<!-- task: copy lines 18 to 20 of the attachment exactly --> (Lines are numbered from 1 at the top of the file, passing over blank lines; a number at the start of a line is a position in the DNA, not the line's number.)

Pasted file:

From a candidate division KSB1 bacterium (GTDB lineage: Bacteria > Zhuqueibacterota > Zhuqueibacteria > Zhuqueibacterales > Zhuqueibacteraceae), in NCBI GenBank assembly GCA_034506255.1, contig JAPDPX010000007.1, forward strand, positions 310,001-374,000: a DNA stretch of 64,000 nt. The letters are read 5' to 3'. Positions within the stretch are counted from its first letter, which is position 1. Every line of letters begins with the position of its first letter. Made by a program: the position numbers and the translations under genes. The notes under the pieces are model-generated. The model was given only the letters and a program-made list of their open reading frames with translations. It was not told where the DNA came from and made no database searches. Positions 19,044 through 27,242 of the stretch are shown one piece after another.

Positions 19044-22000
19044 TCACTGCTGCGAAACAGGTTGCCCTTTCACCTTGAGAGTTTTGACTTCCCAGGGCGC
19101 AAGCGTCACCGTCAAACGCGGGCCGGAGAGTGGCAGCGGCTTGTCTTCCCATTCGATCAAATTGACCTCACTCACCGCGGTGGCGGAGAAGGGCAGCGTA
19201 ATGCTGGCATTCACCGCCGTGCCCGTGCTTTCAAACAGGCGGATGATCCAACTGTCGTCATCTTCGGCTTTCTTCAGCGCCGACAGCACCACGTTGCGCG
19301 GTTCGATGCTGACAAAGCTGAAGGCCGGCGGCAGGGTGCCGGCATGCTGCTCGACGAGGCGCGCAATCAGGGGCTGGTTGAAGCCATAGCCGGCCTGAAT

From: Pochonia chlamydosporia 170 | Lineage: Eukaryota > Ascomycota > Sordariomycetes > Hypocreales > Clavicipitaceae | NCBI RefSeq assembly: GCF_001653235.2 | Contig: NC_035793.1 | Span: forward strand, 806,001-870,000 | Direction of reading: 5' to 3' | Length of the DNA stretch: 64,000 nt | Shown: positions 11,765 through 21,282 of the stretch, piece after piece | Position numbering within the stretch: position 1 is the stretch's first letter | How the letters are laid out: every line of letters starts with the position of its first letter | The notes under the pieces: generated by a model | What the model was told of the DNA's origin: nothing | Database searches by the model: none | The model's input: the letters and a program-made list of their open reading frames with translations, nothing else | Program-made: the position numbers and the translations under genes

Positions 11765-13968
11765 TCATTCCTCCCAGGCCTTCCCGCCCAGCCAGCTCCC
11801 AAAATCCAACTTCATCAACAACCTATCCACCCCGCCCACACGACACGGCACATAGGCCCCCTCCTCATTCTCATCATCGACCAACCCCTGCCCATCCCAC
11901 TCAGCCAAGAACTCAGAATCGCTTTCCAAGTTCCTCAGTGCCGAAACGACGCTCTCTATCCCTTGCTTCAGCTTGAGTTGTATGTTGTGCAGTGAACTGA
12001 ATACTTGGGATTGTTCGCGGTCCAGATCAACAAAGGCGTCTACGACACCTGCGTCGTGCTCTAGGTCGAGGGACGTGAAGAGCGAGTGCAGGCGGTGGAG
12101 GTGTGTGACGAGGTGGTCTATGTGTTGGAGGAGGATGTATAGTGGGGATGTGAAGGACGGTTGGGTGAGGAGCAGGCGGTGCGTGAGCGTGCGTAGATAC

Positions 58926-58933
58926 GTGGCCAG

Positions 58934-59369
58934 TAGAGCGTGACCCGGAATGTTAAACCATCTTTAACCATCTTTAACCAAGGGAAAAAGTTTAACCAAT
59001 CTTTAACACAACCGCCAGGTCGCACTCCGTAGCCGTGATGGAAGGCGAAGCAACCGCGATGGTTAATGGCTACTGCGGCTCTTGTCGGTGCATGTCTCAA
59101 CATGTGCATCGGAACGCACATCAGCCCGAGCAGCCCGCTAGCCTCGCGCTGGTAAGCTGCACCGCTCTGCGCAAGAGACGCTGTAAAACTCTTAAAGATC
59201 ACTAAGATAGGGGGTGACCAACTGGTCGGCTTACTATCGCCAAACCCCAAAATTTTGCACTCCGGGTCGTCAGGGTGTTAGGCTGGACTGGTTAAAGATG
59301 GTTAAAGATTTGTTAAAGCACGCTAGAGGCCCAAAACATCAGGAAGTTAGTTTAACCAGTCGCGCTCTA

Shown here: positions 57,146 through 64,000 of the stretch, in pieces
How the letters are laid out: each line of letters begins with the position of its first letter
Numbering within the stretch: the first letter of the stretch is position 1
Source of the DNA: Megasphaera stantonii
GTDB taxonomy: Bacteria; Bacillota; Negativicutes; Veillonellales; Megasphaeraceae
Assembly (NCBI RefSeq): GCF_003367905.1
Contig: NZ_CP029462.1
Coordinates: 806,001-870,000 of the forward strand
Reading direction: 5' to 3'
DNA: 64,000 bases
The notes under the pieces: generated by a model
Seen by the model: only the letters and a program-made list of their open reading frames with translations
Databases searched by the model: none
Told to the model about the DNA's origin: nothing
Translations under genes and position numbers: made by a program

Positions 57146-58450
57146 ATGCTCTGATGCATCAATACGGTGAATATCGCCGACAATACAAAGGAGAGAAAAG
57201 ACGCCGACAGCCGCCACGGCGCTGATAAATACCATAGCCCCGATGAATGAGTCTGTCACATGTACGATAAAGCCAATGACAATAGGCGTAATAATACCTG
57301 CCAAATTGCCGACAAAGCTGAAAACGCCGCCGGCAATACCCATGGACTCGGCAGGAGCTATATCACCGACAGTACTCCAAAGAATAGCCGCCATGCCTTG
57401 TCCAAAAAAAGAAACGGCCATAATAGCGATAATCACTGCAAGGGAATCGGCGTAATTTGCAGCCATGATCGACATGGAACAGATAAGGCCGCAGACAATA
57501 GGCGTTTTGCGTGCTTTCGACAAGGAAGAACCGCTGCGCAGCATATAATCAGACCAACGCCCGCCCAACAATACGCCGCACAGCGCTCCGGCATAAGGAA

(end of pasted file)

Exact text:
59001 CTTTAACACAACCGCCAGGTCGCACTCCGTAGCCGTGATGGAAGGCGAAGCAACCGCGATGGTTAATGGCTACTGCGGCTCTTGTCGGTGCATGTCTCAA
59101 CATGTGCATCGGAACGCACATCAGCCCGAGCAGCCCGCTAGCCTCGCGCTGGTAAGCTGCACCGCTCTGCGCAAGAGACGCTGTAAAACTCTTAAAGATC
59201 ACTAAGATAGGGGGTGACCAACTGGTCGGCTTACTATCGCCAAACCCCAAAATTTTGCACTCCGGGTCGTCAGGGTGTTAGGCTGGACTGGTTAAAGATG